In the UK, children’s physical activity shows seasonal variation. Activity levels are lower in autumn and winter, with more pronounced variation at the weekend, and in boys. Day length and weather conditions are the likely drivers of these patterns, but the effects vary by age.

Although we cannot change the weather or hours of light, interventions may be possible – for instance support at school for physical activity in wet weather.
Consistent with previous research, children were more active in spring and summer than autumn and winter. Moderate-to-vigorous physical activity (MVPA – i.e. that which requires a substantial amount of effort and noticeably increases the heart rate) was lower in both autumn and winter when compared to spring.
Average activity levels across the group peaked in April at 65.3 min/day and dropped to their lowest levels in February at 47.8 min/day.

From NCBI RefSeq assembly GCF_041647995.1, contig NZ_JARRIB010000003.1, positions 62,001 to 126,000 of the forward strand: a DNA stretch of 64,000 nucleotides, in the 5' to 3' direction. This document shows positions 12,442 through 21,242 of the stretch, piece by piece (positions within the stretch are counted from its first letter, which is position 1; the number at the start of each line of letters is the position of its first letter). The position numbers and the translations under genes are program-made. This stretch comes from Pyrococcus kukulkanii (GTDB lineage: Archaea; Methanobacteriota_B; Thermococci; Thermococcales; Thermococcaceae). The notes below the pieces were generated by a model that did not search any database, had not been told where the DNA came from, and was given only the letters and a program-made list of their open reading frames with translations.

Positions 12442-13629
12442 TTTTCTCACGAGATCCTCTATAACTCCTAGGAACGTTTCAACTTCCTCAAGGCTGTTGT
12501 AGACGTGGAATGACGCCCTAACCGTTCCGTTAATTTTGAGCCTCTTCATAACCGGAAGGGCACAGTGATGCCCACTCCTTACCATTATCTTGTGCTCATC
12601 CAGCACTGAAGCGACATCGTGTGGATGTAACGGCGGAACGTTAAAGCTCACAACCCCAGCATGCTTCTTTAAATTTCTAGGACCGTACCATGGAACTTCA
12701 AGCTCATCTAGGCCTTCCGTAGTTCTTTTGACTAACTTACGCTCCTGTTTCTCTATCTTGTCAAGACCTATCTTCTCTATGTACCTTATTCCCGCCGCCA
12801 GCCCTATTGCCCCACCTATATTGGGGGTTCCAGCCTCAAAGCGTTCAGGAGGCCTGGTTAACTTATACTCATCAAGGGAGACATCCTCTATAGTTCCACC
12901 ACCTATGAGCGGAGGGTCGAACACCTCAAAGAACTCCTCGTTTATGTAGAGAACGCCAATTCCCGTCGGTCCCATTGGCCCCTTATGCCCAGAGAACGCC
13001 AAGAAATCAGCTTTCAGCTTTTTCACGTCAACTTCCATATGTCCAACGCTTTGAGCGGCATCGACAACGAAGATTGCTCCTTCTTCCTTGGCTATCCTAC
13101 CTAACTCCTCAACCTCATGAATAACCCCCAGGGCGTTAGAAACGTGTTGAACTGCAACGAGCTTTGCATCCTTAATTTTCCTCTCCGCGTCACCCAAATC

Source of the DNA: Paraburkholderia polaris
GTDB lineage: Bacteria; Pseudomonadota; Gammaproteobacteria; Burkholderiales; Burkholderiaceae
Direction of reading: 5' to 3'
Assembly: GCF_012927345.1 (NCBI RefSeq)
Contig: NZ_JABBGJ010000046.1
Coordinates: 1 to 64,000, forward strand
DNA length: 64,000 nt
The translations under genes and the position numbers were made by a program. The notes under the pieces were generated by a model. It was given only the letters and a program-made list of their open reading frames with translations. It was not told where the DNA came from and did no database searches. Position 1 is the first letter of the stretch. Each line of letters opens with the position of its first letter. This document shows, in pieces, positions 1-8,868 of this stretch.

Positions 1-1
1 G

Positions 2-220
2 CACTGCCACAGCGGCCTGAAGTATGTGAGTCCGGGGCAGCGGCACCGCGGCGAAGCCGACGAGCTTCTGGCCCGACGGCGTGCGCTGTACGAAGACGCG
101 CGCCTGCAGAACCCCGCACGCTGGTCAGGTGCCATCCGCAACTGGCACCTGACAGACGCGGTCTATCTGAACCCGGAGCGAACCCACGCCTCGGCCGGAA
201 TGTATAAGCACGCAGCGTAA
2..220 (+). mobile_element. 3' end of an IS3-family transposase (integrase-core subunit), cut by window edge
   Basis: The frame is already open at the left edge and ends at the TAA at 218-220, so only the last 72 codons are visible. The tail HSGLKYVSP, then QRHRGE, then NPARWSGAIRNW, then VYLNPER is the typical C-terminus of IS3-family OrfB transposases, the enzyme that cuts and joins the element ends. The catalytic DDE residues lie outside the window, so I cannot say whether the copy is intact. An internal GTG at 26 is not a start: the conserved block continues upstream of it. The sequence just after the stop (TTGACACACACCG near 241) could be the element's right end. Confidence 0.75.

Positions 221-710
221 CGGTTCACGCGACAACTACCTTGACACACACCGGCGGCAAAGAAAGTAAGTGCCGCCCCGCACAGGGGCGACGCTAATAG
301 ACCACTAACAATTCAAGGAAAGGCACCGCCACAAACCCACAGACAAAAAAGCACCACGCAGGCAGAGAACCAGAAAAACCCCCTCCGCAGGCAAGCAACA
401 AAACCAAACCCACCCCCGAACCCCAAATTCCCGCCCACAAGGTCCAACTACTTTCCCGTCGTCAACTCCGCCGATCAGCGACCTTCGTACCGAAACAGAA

The weekend effect: children’s weekend activity was more susceptible to seasonal influence than weekday activity. Physical activity was at its lowest at weekends during winter, and highest during weekends in early summer.

Gender differences: whilst boys were more active than girls throughout the year, boys’ activity varied more with the seasons than girls’ activity.
As might be expected, activity levels are lowest when the weather is colder and wetter. Wet weather in particular is often given as a barrier to being active by children and adults.
In younger children, participation in MVPA declined significantly with increased rainfall.
Wet weather at any time of the year is associated with reduced activity levels – not just when it is colder.

Children respond differently to the weather at different ages:
On the wettest days, 9-10 year olds did 14 fewer minutes of MVPA than on dry days.
The 13-14 year olds in our sample were less active overall, but their time spent in MVPA was not significantly affected by wet weather.

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